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!Read Kindle õ The Glass Hotel ó From The Award Winning Author Of Station Eleven,a Captivating Novel Of Money, Beauty, White Collar Crime, Ghosts, And Moral Compromise In Which A Woman Disappears From A Container Ship Off The Coast Of Mauritania And A Massive Ponzi Scheme Implodes In New York, Dragging Countless Fortunes With ItVincent Is A Bartender At The Hotel Caiette, A Five Star Glass And Cedar Palace On An Island In British Columbia Jonathan Alkaitis Works In Finance And Owns The Hotel When He Passes Vincent His Card With A Tip, It S The Beginning Of Their Life Together That Same Day, Vincent S Half Brother, Paul, Scrawls A Note On The Windowed Wall Of The Hotel Why Don T You Swallow Broken Glass Leon Prevant, A Shipping Executive For A Company Called Neptune Avramidis, Sees The Note From The Hotel Bar And Is Shaken To His Core Thirteen Years Later Vincent Mysteriously Disappears From The Deck Of A Neptune Avramidis Ship Weaving Together The Lives Of These Characters, The Glass Hotel Moves Between The Ship, The Skyscrapers Of Manhattan, And The Wilderness Of Northern Vancouver Island, Painting A Breathtaking Picture Of Greed And Guilt, Fantasy And Delusion, Art And The Ghosts Of Our Pasts There are so many ways to haunt a person, or a life Emily St John Mandel seems to have two particular talents probably a lot , but these two stand out to me She has a remarkable way to tell a story by jumping around in time and yet having it all make sense She seems to be able to put the pieces together so that the reveals from the past or future come at exactly the right point to avoid the reader being either frustrated or confused It is a great skill, I think, to be able to write passages that the reader has known about for a while and yet are still exciting to read because the reader has been looking forward to getting the detail Secondly, she doesn t need many words to bring a character to life and she seems to get under the skin of her characters very quickly Crucially, she takes her reader with her.I have read all four previous novels by this author, but I think this is probably my favourite of the five There is something about the writing in this book that makes it subtle, mature, insightful.Plus, in this novel, there is the added excitement of discovering two characters from the author s best known work Station Eleven making a re appearance It suggests that like David Mitchell , Mandel is setting books in a self contained universe Except Except for the fact that here one character imagines a world where Georgian flu was not contained but ran rampant round the world destroying civilisation That, of course, is the pandemic that drive the plot in Station Eleven So, we have the plot of one book being imagined as a possible alternate reality in this book and with characters bleeding over between the books.But this idea of characters appearing in worlds where they might not be supposed to be is actually a key idea throughout this new novel We begin at the end as Vincent unusual name for a girl falls off a ship to her death Then we skip back a couple of decades to meet Paul, an aspiring musician with a drug problem After some bad tablets, he has an even serious, if different, drug problem Then the core of the novel is the story of the collapse of a Ponzi scheme in 2008 we know the man at the centre of this as Jonathan Alkaitis, but the crime is modelled on Bernard L Madoff s Ponzi scheme which collapsed at exactly this time.We follow Vincent, Paul and Jonathan, along with a host of other characters, as their lives connect and influence each others, or as their actions impact on others I don t want to give the plot away a huge part of the fun in reading this book is seeing how all the pieces gradually pull together and I would not want to spoil that But one thing many of the characters do often is imagine alternate realities , the way life might have been as with the Georgian flu epidemic mentioned above and, at times, see people who should not be where they are seen Are these characters ghosts, are they just products of guilty consciences, are they visitors from an alternate reality The novel never strays into science fiction or fantasy, but it also never seeks to particularly resolve that question this, it seems, is an exercise for the reader One way or another, our protagonists are haunted by lives they might have lived or by lives they lost somewhere along the way.At the end of the novel, most of the pieces are in place I find myself pleased rather than frustrated at any loose ends I want to spend time with these characters thinking about what happened to them As with this author s other books, the pieces don t come at you in the order you expect But, also as in this author s other books, the pieces are clearly organised to come in a very clever and specific order and to be the right size and shape to fill exactly the hole you as a reader were waiting to be filled at that point I have finished every one of Emily St John Mandel s book full of admiration for the way she tells a story It s a wonderful approach to storytelling and here her writing seems to have moved up a gear, too, making this a thoroughly enjoyable book to read.My thanks to Pan Macmillan, via NetGalley, for an ARC in exchange for this honest review. Emily St John Mandel writes an exquisite other worldly novel, slightly surreal as if peering through a misted looking glass, of alternative realities, paths not taken, ghosts, of a diverse and disparate cast of characters, their lives and connections revealed as the narrative goes back and forth in time It is a story of greed, immense wealth, a financial empire built on the shifting sands of an international Ponzi scheme, reflecting the real life example of Bernie Madoff, and the financial collapse in 2008 Mandel tracks her victims and perpetrators with their interwoven lives, the characterisation sharp yet subtle, nuanced, with the capacity to see the humanity of both in a profoundly moving way She intricately pieces together different lives, structured to intrigue, with answers that comes together holistically at the end.Vincent is a bartender at the 5 star Hotel Caiette, located in the far north of Vancouver Island, where a message has been written on the glass wall of the lobby, Why don t you swallow broken glass This has Leon Prevant, a shipping executive, needing a drink, but the message is missed by the intended target, the owner of the hotel and investment manager, Jonathan Alkaitis The meeting that night of Vincent and Jonathan, leads to her becoming a trophy wife , whose life becomes opened to a world of untold wealth and riches However, with the swift collapse of the financial empire, lives are ruined and devastated, individuals and retirement pensions wiped out Her brother Paul, a drug addict with a love of music, studies finance, becoming a drop out The story begins and ends with Vincent s disappearance from the Neptune Cumberland, between which are skilfully woven in glimpses of the lives lived, greed, ghosts, corruption, regrets, reflections on paths not taken, grief, loss, memory, conscience and an overwhelming sense of guilt.Mandel is a powerful, beautiful and offbeat writer, so atmospheric, evocative, dreamy, lingering in her wide range of often surprising locations, her scope in location and character is extraordinary This novel felt artistic, ambitious, and highly imaginative, although possibly it may not appeal to some readers as it demands patience before its direction and purpose become clear This is a stunning and spellbinding read, unforgettable, gripping as it penetrates the themes of financial crisis, its repercussions and the process of survival Cannot recommend this highly enough Many thanks to Pan Macmillan for an ARC.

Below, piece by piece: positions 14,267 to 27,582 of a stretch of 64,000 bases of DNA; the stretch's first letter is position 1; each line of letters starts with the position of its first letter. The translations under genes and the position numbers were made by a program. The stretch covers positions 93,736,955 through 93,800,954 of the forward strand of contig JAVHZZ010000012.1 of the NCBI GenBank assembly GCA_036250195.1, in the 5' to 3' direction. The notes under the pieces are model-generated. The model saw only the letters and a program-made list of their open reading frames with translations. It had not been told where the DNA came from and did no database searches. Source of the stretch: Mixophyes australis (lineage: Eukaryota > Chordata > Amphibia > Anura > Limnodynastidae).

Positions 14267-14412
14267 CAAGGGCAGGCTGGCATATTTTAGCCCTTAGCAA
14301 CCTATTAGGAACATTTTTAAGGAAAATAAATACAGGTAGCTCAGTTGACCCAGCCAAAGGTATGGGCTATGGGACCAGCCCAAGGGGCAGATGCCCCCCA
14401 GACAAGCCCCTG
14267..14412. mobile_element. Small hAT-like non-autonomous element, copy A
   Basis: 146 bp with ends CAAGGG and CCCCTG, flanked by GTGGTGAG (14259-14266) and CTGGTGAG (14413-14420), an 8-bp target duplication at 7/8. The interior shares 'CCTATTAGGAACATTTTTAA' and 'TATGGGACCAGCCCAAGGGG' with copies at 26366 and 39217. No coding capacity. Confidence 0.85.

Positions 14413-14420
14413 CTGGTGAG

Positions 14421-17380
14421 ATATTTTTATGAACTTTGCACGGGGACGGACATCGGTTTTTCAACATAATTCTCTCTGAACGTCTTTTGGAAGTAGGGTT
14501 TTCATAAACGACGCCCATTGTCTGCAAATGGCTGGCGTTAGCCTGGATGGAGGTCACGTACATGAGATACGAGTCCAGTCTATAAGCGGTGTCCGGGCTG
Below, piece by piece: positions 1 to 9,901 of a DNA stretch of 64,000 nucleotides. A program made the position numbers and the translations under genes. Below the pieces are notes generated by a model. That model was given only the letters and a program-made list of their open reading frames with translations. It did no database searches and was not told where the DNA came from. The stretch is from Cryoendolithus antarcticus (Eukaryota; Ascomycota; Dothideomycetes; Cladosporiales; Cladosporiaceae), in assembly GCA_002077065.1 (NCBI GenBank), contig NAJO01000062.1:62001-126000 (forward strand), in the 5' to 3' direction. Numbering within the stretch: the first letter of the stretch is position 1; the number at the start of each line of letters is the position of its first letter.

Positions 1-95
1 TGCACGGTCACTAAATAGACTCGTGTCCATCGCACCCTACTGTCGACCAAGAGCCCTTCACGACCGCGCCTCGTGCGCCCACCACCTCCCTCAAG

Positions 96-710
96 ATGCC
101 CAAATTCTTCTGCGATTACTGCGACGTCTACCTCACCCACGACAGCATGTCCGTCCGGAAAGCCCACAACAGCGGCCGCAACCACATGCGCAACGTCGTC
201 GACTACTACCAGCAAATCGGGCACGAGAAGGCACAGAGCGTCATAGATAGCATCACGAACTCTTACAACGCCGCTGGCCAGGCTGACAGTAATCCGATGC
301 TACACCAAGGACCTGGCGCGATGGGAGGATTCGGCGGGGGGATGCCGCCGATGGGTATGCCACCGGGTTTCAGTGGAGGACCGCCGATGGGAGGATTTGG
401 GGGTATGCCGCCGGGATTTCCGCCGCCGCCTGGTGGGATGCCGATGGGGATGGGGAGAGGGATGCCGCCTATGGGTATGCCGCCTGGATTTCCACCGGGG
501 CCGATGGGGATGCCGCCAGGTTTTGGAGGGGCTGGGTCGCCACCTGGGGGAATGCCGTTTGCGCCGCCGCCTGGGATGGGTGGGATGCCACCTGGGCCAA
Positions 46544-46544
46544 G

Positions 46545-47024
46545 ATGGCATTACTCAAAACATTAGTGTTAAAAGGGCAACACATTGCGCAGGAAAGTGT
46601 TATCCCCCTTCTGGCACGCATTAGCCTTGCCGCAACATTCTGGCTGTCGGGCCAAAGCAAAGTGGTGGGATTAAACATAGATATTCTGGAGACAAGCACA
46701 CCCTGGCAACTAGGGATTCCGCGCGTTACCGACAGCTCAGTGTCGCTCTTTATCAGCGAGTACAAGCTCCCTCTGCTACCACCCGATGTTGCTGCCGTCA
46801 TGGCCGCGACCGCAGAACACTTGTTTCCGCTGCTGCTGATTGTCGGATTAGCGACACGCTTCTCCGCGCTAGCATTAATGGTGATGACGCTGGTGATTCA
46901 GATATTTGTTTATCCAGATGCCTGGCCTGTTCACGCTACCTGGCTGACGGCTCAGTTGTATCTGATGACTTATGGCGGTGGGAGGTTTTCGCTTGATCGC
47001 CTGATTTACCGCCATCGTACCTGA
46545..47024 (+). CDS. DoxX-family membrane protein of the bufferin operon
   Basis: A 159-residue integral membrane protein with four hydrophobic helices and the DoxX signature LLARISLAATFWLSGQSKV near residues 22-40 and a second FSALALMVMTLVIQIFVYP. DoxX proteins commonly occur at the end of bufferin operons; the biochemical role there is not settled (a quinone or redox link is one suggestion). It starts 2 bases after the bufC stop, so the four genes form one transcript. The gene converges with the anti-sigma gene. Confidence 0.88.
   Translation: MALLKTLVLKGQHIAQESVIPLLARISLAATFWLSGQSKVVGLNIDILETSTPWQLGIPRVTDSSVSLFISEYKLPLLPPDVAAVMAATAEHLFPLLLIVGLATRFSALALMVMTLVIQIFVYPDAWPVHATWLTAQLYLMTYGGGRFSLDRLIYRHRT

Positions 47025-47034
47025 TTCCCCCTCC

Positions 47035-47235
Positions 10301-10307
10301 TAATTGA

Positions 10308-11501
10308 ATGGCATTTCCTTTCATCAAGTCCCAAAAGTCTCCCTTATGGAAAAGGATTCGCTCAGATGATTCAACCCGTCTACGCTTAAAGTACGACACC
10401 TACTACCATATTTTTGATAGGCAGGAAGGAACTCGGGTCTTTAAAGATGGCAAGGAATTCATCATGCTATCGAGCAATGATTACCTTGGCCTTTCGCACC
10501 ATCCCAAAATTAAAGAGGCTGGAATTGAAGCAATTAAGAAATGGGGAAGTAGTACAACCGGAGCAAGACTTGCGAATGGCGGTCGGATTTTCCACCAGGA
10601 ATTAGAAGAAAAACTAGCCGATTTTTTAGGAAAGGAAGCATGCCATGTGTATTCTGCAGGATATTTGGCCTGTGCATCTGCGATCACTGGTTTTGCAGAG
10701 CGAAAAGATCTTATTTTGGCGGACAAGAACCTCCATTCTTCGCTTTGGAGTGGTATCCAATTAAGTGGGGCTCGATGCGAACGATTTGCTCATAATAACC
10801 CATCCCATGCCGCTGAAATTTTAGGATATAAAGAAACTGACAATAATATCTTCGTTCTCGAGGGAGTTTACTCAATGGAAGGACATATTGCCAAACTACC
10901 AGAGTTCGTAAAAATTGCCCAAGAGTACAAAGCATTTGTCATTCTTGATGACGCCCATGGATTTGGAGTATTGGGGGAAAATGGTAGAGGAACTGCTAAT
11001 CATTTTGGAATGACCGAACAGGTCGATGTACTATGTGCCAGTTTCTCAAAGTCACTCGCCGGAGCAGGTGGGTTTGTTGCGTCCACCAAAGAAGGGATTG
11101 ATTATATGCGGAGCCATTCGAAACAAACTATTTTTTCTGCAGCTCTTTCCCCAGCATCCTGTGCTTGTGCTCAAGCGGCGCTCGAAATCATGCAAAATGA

You may be wondering ifThe Glass Hotelis anything like Emily St John Mandel s previous novel Station Eleven The answer is no AND yes.Don t get me wrong, The Glass Hotel is a very different kind of book Its setting is realistic, not speculative In place of Station Eleven s focus on art Shakespeare, music, comics there is filthy lucre specifically a Ponzi scheme bearing a striking resemblance to Bernie Madoff s massive fraud The romanticism of Station Eleven its starlit gauziness and heady atmosphere, beauty seen in a wildflower by the side of a highway clogged with rusted automobile carcasses is dialled down here Mandel s writing is as evocative as ever, but her emphasis has shifted In this novel full of morally questionable individuals, there aren t as many pinpricks of light And yet common threads do emerge Both books have a diffuse cast of characters both narratives skip forwards and backwards, orbiting a central catastrophic worldwide event that forever bisects life into a before and an after Station Eleven s was a flu pandemic, The Glass Hotel s is the 2008 financial crisis, which triggers the Ponzi scheme s collapse In both, the fallout from the singular event claims lives, and those that do survive are set to wandering.There are direct links too Characters from the earlier book reappear here, and the idea of parallel universes first raised in Station Eleven when characters imaginea universe in which civilization hadn t been so brutally interruptedalso recurs Mandel ties this to her theme of regret the characters rueful if only thinking manifests as reverberations between alternate realities, the ghost versions of lives that might have been, had they made different choices It s as if Station Eleven which had the feeling of a dream all along is Oz and The Glass Hotel is Kansas From parallel worlds arise parallel tales, different tonally but at heart, similar compositions Mandel s sensitive characterisations, meticulous layers, and musings on loss, regret and the frangibility of life are all here It s just a little less magical 4 stars. I m not usually attracted to books that feature financial elements, but in this case I made an exception Simply because I love how this author writes and the way she puts together a story I m so glad I went with my intuition, which shows sometimes you just need to trust a favored author.Although this is about a Ponzi scheme, it is so much It is the story of Vincent, a female, named after Edna St Vincent Milay , and she is a fasinating character A sort of chameleon, trying to find her way through life after the death of her mother Jonathan is the initiator of the Ponzi scheme, something that will effect many lives, including Vincents.The writing is equisite, the story clips along at a steady pace and i found it quite addicting It is at heart the story of the haves and have nots, unreal monetary expectations Con men and those who allow themselves to be conned The choices one makes, where one mistake can equivocally change ones fate The connections one makes and those that just seem to happen Alternate realities, where one sees different choices played out Do you think it possible for one to actually see their consciences become real Something to ponder.I thought this was a terrific and very different story.